Effective fund management supporting our commitments in a complex world

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1 TABLE OF CONTENTS Effective fund management supporting our commitments in a complex world annual report Profile and key figures 3 Editorial by Ghislaine Bailly, Chairwoman of Covéa Finance 6 Interview with Sophie Beuvaden, Chief Financial Officer of the Covéa Group Highlights 16 Governance 18 Managing risks: securitisation and dialogue between teams Fundamental analysis supporting Fund Managers 24 Specialist legal functions by area 28 Analytical accounting supporting the management of the company 30 The restructuring of the Securities-Chain continues 32 Guaranteeing long-term performance 34 Better communication at the heart of consistency and performance Active monitoring for positive performance 42 The investment process 46 Fund Management: the younger generation rises to the challenge 48 Information based on the requirements of our business lines 52 Collaboration, independence, performance 54 Promoting our expertise and our funds Tools to support brand financial advisors 58 Range of funds 61 Financial report 63

2 COVÉA FINANCE shareholders research decisions orders mesure publication publication of information clients of effectiveness of results and network support Communication, interaction, information; between business lines and employees, within the Group and externally. Throughout the value chain. This is our vision of finance for insurance. Communication, interaction and information are three key words for Covéa Finance: communication between employees; interaction between business lines so that risks can be managed a little better each day without undermining performance; information exchanged within the Covéa Group and with the company s business environment. Throughout the value chain, this spirit of cooperation is a key dimension of Covéa Finance and contributes towards the company s very notion of finance for insurance. 03

3 COVÉA FINANCE / PROFILE The Covéa Group at a glance Portrait of Covéa Finance Covéa is a Mutual Group Insurance Company (Société de groupe d assurance mutuelle), grouping together the MAAF, MMA and GMF brands. Leader in property and liability insurance in France, with nearly 20% market share, Covéa is a powerful driver of competitiveness through the many synergies offered to all three brands: economies of scale, pooling of investments, sharing of costs and best practices, access to new markets, overseas development, grouped purchasing, etc. The pooling of resources has particularly resulted in the creation of specialised structures, each enjoying since its creation a position of market leader or major player in their sector: Covéa AIS (claims management), Covéa Finance (asset management), Covéa Immobilier (real estate). Covéa Finance is the portfolio management company of Covéa, grouping together the MAAF, MMA and GMF brands. Independent in its decisions, Covéa targets long-term performance. Through the work of its integrated research teams, the company enjoys recognised analytical abilities enabling it to anticipate changes in its environment. Its corporate philosophy puts risk management at the heart of its employees activities and makes each of them a force of value creation for insurance. LIFE AND NON LIFE GROSS PREMIUMS: OVER 15.5 BILLION Covéa General Finance Direction 10 th LARGEST FRENCH FUND MANAGEMENT COMPANY (1) 7 th LARGEST FUND MANAGEMENT COMPANY IN THE INSURANCE SECTOR (2) 56 MUTUAL FUNDS OVER 11 MILLION POLICYHOLDERS Covéa Finance Covéa Immobilier Asset Management Covéa Immobilier Property Management 81.1 BILLION OF ASSETS MANAGED (3) 130 EMPLOYEES (3) (1) Source: AFG, 31/12/2012 (2) Source: L Argus de l assurance, 31/12/2012 (3) As at 31/12/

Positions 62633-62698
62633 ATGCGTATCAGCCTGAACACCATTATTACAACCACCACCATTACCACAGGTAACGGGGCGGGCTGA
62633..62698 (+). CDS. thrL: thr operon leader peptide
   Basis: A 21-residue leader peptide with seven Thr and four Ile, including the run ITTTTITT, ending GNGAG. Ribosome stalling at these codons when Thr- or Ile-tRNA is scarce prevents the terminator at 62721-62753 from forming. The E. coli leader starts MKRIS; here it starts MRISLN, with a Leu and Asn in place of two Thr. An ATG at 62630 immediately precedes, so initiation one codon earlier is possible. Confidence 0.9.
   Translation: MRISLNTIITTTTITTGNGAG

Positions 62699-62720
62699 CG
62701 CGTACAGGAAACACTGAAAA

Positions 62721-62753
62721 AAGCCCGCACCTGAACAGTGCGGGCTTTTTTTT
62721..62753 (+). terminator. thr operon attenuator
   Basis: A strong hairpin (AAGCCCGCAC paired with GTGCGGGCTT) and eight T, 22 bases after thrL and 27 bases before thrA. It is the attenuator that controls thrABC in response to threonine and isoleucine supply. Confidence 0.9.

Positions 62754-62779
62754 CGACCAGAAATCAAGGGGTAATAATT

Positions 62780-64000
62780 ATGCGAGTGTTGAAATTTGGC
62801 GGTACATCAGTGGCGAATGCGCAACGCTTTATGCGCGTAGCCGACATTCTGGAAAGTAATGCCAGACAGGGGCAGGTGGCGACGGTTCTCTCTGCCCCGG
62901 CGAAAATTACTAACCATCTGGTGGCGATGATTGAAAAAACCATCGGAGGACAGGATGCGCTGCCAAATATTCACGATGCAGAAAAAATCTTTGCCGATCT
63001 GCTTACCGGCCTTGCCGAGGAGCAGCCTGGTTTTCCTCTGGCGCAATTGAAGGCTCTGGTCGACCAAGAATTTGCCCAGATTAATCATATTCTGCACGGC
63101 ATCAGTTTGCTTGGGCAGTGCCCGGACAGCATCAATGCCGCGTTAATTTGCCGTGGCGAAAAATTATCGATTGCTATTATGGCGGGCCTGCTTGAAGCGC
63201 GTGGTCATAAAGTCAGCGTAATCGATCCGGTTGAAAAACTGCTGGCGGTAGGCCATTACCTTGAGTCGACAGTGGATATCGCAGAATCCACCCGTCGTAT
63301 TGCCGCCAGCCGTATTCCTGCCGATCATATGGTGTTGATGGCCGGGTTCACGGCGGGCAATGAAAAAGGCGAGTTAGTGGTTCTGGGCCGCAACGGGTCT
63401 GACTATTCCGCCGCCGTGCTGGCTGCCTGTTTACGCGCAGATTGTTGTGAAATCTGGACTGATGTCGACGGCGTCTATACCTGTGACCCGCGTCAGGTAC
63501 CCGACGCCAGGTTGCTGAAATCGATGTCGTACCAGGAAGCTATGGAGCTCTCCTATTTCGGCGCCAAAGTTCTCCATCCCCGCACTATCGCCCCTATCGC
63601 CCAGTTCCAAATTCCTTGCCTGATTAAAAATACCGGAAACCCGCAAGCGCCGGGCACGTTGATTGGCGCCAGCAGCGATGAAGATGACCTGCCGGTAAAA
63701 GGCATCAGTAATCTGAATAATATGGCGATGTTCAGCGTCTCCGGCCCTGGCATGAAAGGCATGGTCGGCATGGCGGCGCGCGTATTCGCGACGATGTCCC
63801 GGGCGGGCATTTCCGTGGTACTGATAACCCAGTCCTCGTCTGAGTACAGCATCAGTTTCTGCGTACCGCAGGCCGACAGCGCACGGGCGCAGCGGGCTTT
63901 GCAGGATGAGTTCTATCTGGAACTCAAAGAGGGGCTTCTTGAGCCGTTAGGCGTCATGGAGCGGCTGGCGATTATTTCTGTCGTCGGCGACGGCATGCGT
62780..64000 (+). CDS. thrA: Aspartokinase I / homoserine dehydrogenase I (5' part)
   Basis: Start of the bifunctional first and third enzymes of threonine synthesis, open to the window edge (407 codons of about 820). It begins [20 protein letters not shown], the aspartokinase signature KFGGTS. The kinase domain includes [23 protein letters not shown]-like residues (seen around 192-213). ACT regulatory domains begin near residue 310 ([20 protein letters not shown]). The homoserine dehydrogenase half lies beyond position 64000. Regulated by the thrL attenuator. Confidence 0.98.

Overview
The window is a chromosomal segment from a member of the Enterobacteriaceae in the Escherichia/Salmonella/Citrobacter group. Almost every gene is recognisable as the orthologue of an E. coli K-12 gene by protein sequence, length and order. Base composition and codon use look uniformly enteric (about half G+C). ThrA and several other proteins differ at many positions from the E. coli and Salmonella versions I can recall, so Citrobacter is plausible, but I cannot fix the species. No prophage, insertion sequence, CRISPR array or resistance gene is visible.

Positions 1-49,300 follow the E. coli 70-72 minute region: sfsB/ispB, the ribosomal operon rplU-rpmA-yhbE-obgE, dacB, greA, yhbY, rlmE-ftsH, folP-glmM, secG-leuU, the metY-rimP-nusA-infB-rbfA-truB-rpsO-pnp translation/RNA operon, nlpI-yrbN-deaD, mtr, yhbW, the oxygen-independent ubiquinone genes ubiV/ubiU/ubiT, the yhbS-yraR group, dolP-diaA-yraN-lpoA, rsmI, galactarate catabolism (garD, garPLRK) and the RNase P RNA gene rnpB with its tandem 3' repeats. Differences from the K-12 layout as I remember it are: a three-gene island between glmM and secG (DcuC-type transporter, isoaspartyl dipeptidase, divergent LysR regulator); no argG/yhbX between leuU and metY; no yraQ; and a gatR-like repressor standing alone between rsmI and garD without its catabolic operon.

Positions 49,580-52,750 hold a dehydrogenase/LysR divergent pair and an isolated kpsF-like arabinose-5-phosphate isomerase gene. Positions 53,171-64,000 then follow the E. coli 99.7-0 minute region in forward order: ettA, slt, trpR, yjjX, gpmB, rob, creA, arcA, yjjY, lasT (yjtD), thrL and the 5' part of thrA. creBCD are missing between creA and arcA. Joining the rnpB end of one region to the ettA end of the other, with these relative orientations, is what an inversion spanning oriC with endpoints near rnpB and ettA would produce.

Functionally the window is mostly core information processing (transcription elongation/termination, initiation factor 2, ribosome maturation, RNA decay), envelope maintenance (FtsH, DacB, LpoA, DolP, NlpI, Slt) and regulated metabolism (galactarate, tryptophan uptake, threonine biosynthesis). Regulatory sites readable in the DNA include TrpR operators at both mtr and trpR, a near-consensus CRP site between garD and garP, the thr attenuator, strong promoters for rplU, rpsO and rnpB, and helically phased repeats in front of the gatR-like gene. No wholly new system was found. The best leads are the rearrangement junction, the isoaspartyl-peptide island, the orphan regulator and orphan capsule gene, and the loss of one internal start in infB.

4 COVÉA FINANCE / EDITORIAL Editorial Ghislaine Bailly, Chairwoman of Covéa Finance We are constantly having to adapt to new economic and financial constraints in order to maintain performance levels Since the fall of the investment bank Lehman Brothers, each year that goes by brings with it challenges to be faced by the Covéa Finance teams. As in 2012, 2013 was marked by financial markets under constant pressure from many economic and political factors, one event hot on the heels of the next. A year of two halves The first part of 2013 was European, defined by the failure of the Cypriot banking system in April, the woes of Portugal in July and a tense series of elections due to the gravity of the issues at stake. In Italy, the ousting of Mario Monti raised many questions about the country s economic future and its ability to avoid a major sovereign debt crisis. In Germany, the re-election of Angela Merkel upset the secret hopes of the French government to see the country being led by a new coalition more open to European solutions to solve the sovereign debt crisis. For the second part of the year, attention focused on the United States, with investors having difficulty deciphering the intentions of the American Federal Reserve ( the Fed ) regarding quantitative easing and the lockdown of the federal administration following the failure by Republicans and Democrats to agree on the public debt ceiling. In France, only the recent recovery of equities can counteract the negative effects of declining assets under management. A macroeconomic and financial world of complex interactions To understand a changing world Year on year the global economy has become an increasingly vast, dense and complex field of investment. However, today there is the widespread feeling that the world we live in cannot be completely understood by the human brain. In this world we see increasingly international and increasingly powerful 06 07